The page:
Actions for School Personnel, Parents/Guardians, and Students

The health, safety, and educational progress of a student with diabetes depend on cooperation and collaboration among members of the school health team and the student’s personal diabetes health care team. Working together, members of the school health team implement the provisions of the student’s health care and education plans and provide the necessary assistance in the school setting. Refer to the Diabetes Overview for more information on the school health team and the health care and education plans.

Health care plans include:

Education plans include the Section 504 Plan, other education plans, or individualized education program (IEP). These plans are developed to address the student’s needs for services to manage diabetes safely and effectively in school, under Section 504, the Americans with Disabilities Act, or the Individuals with Disabilities Education Act. (See School Responsibilities Under Federal Laws)

The school nurse is the most appropriate person to implement the student’s plans. When a school nurse is not available, nonmedical personnel—called “trained diabetes personnel” in this guide—can be trained and supervised by a diabetes-trained health care professional such as the school nurse or a certified diabetes educator to safely provide and assist with diabetes care tasks in the school setting. These tasks may include blood glucose monitoring, insulin and glucagon administration, and urine or blood testing for ketones.

A diabetes-trained health care professional, such as the school nurse or a certified diabetes educator, is best qualified to train and supervise trained diabetes personnel assigned to provide routine or emergency care to a student with diabetes. School administrators and nursing personnel also should determine whether there are applicable State and local laws and factor them into helping the student with diabetes at school.

Once it has been determined that a student-specific diabetes care task may be delegated, the school nurse should be involved in the decision making process to identify which school personnel are most appropriate to be trained. A diabetes-trained health care professional, such as a school nurse or a certified diabetes educator, develops and implements the training program, evaluates the ability of trained diabetes personnel to perform the task, and establishes a plan for ongoing supervision throughout the school year. When trained diabetes personnel carry out tasks specified in the student’s health care plans, under no circumstances should they make independent decisions about the daily, ongoing management of a student with diabetes. All diabetes care tasks should be provided as prescribed in the student’s individualized Diabetes Medical Management Plan or physician’s orders.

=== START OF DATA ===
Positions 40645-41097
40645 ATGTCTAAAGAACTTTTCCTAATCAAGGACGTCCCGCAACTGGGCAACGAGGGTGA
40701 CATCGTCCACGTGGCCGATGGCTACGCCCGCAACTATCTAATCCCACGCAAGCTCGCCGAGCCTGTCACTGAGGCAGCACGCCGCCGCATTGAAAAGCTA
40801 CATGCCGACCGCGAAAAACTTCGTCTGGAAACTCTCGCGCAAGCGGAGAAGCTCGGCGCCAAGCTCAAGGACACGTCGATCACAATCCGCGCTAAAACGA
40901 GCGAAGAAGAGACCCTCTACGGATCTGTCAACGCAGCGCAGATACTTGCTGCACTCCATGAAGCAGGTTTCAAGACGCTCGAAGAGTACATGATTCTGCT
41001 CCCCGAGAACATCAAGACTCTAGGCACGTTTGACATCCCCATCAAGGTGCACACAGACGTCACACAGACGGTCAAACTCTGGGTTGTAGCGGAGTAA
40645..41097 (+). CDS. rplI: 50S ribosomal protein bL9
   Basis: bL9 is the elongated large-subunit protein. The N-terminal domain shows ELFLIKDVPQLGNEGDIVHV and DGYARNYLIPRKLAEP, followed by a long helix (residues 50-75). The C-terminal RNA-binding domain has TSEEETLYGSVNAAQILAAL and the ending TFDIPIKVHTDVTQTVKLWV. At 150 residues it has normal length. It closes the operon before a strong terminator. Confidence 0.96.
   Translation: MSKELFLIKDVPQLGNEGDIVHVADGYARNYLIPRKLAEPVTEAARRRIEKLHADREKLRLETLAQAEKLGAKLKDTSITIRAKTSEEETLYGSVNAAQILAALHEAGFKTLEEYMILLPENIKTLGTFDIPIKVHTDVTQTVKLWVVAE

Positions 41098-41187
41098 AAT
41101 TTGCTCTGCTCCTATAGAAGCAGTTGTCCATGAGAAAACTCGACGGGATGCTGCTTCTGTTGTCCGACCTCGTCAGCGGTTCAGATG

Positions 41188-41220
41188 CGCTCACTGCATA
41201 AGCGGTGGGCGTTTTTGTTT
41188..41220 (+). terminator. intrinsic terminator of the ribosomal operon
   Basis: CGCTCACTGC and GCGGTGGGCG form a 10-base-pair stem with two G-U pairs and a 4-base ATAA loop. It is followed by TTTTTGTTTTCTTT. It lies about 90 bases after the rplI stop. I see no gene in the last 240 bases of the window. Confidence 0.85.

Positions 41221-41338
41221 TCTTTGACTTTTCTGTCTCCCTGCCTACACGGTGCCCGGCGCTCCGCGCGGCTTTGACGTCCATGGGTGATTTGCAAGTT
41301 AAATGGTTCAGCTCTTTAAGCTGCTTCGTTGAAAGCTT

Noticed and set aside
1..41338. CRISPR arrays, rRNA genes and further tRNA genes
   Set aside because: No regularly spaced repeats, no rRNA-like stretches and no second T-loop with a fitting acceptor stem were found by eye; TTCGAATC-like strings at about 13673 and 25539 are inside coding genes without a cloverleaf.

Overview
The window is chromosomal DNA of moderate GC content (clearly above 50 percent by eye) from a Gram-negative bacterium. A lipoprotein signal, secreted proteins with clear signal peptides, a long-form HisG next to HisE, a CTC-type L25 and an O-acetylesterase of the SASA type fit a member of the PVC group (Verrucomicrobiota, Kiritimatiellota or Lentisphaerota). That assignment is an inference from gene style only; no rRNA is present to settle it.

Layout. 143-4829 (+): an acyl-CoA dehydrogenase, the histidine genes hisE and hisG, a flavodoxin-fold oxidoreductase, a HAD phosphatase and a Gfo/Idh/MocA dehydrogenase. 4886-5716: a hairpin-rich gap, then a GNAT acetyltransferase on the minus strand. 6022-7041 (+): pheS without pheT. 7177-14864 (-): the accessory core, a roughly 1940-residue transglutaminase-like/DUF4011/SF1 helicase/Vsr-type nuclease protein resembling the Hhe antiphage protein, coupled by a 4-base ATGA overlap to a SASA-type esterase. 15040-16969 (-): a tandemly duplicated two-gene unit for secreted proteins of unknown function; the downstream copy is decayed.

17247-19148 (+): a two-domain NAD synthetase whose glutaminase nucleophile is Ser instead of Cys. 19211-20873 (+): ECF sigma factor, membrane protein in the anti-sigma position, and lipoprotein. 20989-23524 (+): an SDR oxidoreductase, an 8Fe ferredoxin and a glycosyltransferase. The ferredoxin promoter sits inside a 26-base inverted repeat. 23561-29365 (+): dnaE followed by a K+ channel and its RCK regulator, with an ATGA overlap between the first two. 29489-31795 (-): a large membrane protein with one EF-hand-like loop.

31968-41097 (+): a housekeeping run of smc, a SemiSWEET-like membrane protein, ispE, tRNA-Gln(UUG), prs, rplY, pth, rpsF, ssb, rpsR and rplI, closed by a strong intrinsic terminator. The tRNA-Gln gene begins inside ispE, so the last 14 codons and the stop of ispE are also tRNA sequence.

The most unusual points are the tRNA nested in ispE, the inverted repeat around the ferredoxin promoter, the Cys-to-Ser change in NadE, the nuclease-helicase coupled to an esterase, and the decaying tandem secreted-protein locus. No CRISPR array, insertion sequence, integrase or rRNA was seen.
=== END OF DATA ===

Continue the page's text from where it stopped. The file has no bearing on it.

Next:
In addition, to help ensure that students with diabetes are safe, ready to learn, and able to participate in all school-sponsored events, all school personnel should receive training that provides a basic understanding of diabetes, how it is managed, how to recognize the signs and symptoms of hypoglycemia and hyperglycemia, and whom to contact for help. (See Train School Personnel)

What Actions Should School Personnel, the Parents/Guardians, and Students Take?

The following pages describe the actions and responsibilities of each key school staff member, the parents/guardians, and the student. A staff member may fill more than one role. For example, a teacher or a coach also may be designated as the trained diabetes personnel.

The recommended actions do not represent legal checklists of what school personnel must do to comply with relevant Federal and State laws. Rather, they are steps that administrators, school nurses, school personnel, the parents/guardians, and students should take to help ensure effective diabetes management at school.